Menabrea sentence example
- Rattazzi, after ordering a body of troops to enter papal territory with no definite object, now resigned, and was succeeded by Menabrea.
- A scandal concerning the tobacco monopoly led to the fall of Menabrea, who was succeeded in.
- Ferrara, successor of Scialoja, met a like fate; but Count Cambray-Digny, finance minister in the Menabrea cabinet of 1868-1869, driven to find means to cover a deficit aggravated by the interest on the Venetian debt, succeeded, with Sellas help, in forcing a Grist Tax Bill through parliament, though in a form of which Sella could not entirely approve.
- The rivalry between these two officials in Tunisia contributed not a little to strain FrancoItalian relations, but it is doubtful whether France would have precipitated her action had not General Menabrea, Italian ambassador in London, urged his government to purchase the Tunis-Goletta railway from the English company by which it had been constructed.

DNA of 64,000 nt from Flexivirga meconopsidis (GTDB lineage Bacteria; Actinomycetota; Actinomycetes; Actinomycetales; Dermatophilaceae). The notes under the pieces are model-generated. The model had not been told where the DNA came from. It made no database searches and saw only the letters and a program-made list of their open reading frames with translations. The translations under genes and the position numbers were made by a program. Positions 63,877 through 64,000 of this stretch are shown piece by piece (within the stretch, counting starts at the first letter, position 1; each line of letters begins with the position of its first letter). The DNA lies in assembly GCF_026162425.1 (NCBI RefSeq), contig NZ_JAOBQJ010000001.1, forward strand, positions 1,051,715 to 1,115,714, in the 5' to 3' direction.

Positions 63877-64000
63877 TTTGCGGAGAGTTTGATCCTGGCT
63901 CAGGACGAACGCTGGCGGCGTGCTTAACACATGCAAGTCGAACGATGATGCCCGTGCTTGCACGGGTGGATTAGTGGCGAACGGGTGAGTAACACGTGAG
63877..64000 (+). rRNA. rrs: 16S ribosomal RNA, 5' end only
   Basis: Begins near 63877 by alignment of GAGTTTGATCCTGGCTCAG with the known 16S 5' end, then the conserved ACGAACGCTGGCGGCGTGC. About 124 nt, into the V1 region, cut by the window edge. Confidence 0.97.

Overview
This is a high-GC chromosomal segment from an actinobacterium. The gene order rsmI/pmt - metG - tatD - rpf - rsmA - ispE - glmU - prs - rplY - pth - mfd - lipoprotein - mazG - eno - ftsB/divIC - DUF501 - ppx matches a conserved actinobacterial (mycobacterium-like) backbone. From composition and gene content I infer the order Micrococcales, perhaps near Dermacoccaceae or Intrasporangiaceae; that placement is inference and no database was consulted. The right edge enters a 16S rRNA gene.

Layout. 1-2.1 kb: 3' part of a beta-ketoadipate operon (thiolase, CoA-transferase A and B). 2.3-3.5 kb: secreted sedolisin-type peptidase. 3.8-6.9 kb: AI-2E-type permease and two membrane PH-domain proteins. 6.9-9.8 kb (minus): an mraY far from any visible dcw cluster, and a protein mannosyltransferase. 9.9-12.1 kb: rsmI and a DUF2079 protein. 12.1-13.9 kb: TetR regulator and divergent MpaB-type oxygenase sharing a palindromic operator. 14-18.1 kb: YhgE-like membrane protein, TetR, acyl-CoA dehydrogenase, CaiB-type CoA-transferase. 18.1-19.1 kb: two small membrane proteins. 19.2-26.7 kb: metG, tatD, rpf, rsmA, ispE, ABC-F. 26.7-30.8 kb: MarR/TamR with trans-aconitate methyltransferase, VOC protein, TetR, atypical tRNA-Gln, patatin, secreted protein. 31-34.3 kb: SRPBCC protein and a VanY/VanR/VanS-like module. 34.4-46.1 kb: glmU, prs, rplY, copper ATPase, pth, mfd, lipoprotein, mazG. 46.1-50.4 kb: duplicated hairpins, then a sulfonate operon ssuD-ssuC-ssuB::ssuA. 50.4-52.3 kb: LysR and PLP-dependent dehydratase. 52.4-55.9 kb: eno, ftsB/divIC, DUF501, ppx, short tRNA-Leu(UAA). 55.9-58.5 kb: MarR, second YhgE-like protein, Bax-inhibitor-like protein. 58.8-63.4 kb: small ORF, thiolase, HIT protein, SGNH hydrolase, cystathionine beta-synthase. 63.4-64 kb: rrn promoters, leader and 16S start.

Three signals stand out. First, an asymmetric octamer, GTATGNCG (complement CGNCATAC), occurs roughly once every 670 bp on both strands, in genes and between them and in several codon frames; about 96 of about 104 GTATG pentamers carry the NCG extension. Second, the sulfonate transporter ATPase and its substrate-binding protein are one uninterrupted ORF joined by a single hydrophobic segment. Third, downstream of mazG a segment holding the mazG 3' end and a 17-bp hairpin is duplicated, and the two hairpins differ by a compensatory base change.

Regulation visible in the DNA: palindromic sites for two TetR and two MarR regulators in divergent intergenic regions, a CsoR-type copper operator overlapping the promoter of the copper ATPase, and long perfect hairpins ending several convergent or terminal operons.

- Menabrea disavowed Garibaldi and instituted judicial proceedings against him; but in negotiations with the French government he protested against the retention of the temporal power by the pope and insisted on the Italian right of interference in Rome.Advertisement
- On the eve of the assembly of the Oecumenical Council at Rome Menabrea reserved to the Italian government its right in respect of any measures directed against Italian institutions.
- After a series of changes in the cabinet, and many crises, Menabrea resigned in December 1869 on the election of a new chamber in which he did not command a majority.
- He took little part in public. life until 1869, when he accepted the portfolio of agriculture in the Menabrea Cabinet.
- In October 1869 he became minister of the interior in the Menabrea cabinet, but he fell with that cabinet a few months later, and although elected member of parliament for Canicatti held no important position until, upon the death of Minghetti in 1886, he became leader of the Right.
- By means of the grist tax (which he had proposed in 1865, but which the Menabrea cabinet had passed in 1868), and by other fiscal expedients necessitated by the almost desperate condition of the national exchequer, he succeeded, before his fall from power in 1873, in placing Italian finance upon a sound footing, in spite of fierce attacks and persistent misrepresentation.Advertisement